From Desert View we left the park and are now driving across Navajo land. The socio-economic situation of the Indians is sobering. More trailers than anything else. Cars on blocks... Things generally look unkept. No trees to hide things, either. The messy space is there on parade. As expected, vendor stands are all along the roadside. We passed the canyon for the Little Colorado river. Not a bad looking canyon in spots. We are now headed northeast towards the Four Corners area. We passed a sign while ago that said "XXXXX for President". Made me think that the Navajo nation probably has their own president. I hadn't ever thought about it before. We just passed some hills that reminded me of the badlands, without the colors. Just passed a house with a large solar cell out front. Reminds me that a lot of these houses have no electricity. In Tuba City we passed a very large pedestrian bridge over our 2 lane highway. I can't help but wonder if building that pedestrian bridge was the best use of cash for this obviously poor area.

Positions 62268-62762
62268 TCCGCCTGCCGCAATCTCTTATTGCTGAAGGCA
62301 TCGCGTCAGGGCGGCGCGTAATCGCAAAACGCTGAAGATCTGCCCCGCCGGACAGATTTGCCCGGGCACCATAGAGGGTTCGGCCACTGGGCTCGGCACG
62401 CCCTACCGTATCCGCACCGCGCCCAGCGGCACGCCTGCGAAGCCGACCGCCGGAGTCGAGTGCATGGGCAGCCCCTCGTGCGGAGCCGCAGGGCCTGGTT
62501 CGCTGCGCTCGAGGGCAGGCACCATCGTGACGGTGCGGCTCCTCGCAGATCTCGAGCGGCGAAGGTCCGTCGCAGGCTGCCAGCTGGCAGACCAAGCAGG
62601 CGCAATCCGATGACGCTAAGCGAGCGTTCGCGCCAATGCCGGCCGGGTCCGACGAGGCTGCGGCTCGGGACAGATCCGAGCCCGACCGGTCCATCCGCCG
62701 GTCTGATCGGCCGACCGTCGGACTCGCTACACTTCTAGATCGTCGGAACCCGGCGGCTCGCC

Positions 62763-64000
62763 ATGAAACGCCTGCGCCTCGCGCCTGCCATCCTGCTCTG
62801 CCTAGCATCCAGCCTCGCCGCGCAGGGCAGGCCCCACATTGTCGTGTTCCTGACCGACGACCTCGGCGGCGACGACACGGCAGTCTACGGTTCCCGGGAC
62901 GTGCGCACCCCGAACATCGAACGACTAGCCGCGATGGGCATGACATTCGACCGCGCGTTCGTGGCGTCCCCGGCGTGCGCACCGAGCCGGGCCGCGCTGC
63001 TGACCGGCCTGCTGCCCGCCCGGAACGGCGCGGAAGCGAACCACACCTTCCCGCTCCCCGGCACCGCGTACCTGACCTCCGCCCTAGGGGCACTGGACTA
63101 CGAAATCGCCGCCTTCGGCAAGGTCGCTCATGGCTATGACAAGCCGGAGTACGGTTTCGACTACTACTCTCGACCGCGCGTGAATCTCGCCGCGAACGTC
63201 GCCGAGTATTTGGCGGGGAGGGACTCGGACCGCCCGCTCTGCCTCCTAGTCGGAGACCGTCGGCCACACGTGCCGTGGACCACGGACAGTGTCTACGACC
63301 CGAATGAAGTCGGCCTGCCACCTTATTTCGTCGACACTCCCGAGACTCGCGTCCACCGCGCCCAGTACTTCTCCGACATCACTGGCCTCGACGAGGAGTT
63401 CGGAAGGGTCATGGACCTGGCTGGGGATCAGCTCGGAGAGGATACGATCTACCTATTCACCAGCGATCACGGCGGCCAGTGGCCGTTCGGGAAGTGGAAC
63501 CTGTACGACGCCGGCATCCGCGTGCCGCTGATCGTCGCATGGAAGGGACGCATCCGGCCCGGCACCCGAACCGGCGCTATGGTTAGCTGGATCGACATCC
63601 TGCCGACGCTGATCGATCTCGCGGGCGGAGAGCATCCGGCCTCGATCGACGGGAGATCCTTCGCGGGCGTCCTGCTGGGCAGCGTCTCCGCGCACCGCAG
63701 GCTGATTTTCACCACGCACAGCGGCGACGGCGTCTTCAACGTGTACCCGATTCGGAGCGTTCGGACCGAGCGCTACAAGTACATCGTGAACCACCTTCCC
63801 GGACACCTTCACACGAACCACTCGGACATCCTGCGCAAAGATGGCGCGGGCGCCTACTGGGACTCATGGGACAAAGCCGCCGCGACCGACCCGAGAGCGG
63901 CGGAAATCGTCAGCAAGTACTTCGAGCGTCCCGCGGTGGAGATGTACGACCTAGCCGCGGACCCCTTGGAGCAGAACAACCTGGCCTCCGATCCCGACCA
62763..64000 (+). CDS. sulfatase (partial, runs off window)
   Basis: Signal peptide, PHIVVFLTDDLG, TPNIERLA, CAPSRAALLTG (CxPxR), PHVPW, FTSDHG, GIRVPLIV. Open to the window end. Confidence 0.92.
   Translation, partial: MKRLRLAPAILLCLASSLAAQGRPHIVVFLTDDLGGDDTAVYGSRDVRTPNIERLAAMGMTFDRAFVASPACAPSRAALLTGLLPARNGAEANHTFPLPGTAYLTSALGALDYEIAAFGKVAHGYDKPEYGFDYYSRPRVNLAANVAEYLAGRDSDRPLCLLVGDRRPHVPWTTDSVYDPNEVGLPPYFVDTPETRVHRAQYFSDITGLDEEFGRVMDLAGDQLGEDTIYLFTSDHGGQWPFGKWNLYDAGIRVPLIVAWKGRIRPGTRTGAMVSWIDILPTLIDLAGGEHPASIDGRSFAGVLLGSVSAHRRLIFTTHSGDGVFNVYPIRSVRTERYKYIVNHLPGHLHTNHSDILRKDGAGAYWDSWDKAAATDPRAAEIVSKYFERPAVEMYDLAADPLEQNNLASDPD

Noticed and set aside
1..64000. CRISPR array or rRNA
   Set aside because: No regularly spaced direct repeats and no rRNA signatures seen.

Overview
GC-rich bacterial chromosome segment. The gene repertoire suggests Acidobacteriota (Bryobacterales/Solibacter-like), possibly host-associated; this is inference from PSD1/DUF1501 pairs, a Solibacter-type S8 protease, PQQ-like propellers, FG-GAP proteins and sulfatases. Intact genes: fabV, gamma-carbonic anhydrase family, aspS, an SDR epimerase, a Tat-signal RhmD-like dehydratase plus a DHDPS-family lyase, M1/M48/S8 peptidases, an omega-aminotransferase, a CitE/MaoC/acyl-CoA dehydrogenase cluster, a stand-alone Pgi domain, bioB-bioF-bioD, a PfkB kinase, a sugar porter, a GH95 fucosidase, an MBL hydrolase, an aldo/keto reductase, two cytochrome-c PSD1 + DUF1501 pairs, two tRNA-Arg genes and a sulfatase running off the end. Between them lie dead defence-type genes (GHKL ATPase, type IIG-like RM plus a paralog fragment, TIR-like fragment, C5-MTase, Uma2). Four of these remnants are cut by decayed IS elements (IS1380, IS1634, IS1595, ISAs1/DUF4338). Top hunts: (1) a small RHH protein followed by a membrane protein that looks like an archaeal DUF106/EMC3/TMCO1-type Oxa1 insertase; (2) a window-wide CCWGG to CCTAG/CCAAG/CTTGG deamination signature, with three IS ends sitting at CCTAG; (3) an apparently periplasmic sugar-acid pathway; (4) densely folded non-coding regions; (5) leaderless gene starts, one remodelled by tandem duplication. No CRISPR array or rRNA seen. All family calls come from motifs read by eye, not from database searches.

I feel like we did this as a group. It has been a terrific accomplishment. We fought the Canyon... and.. we won. I wonder how much snow this area sees. It's freaky seeing these abandoned buildings, totally in the middle of nowhere, covered with graffiti. Lucky keeps telling us that good graffiti artists are amazing to see, but the graffiti we've been seeing doesn't make things look better; it makes them look worse. Same for the concrete on a railroad bridge a ways off the highway.

Just passed Peabody Coal at Black Mesa. Probably a mile trail down off the side of the hill going down to 3 silos near the train tracks.

Drove by the turnoff to Monument Valley at Kayenta. We could see a couple of minor monuments, but nothing special. I've seen several signs pointing to Baptist churches here in Navajo nation.

Went by Four Corners. We didn't actually go in. We are driving by Mesa Verde right now. I didn't have a clue what Mesa Verde was when I was out here a couple of years ago. We've been driving by it for miles now. It's just.. right.. there. The fields around Cortez are being irrigated. Everything is nice and green. I wonder if Colorado residents have more water rights than people in other states. Things were very bleak right until we came into Colorado, and now things are green. I like Colorado, but that doesn't go so far as to make me think that things are just automatically greener. There's something going on.